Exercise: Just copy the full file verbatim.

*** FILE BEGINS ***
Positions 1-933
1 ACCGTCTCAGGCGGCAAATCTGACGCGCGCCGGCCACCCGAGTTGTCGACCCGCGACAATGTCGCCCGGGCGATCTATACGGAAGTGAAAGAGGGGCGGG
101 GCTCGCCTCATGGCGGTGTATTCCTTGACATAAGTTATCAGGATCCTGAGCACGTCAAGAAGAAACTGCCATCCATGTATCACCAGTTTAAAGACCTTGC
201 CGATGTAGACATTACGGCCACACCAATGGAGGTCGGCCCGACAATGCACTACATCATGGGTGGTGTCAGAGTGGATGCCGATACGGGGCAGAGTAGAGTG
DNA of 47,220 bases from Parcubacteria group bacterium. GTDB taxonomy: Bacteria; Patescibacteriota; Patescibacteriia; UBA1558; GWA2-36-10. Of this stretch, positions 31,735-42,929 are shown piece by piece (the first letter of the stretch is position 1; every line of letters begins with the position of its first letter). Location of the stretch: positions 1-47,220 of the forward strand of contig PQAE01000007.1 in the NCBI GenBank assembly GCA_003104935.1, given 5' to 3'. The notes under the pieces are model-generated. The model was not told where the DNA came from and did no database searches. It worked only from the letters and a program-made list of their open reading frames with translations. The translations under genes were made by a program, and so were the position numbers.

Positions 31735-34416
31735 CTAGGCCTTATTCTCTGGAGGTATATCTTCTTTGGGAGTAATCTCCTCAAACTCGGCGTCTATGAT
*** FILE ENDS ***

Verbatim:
Positions 1-933
1 ACCGTCTCAGGCGGCAAATCTGACGCGCGCCGGCCACCCGAGTTGTCGACCCGCGACAATGTCGCCCGGGCGATCTATACGGAAGTGAAAGAGGGGCGGG
101 GCTCGCCTCATGGCGGTGTATTCCTTGACATAAGTTATCAGGATCCTGAGCACGTCAAGAAGAAACTGCCATCCATGTATCACCAGTTTAAAGACCTTGC
201 CGATGTAGACATTACGGCCACACCAATGGAGGTCGGCCCGACAATGCACTACATCATGGGTGGTGTCAGAGTGGATGCCGATACGGGGCAGAGTAGAGTG
DNA of 47,220 bases from Parcubacteria group bacterium. GTDB taxonomy: Bacteria; Patescibacteriota; Patescibacteriia; UBA1558; GWA2-36-10. Of this stretch, positions 31,735-42,929 are shown piece by piece (the first letter of the stretch is position 1; every line of letters begins with the position of its first letter). Location of the stretch: positions 1-47,220 of the forward strand of contig PQAE01000007.1 in the NCBI GenBank assembly GCA_003104935.1, given 5' to 3'. The notes under the pieces are model-generated. The model was not told where the DNA came from and did no database searches. It worked only from the letters and a program-made list of their open reading frames with translations. The translations under genes were made by a program, and so were the position numbers.

Positions 31735-34416
31735 CTAGGCCTTATTCTCTGGAGGTATATCTTCTTTGGGAGTAATCTCCTCAAACTCGGCGTCTATGAT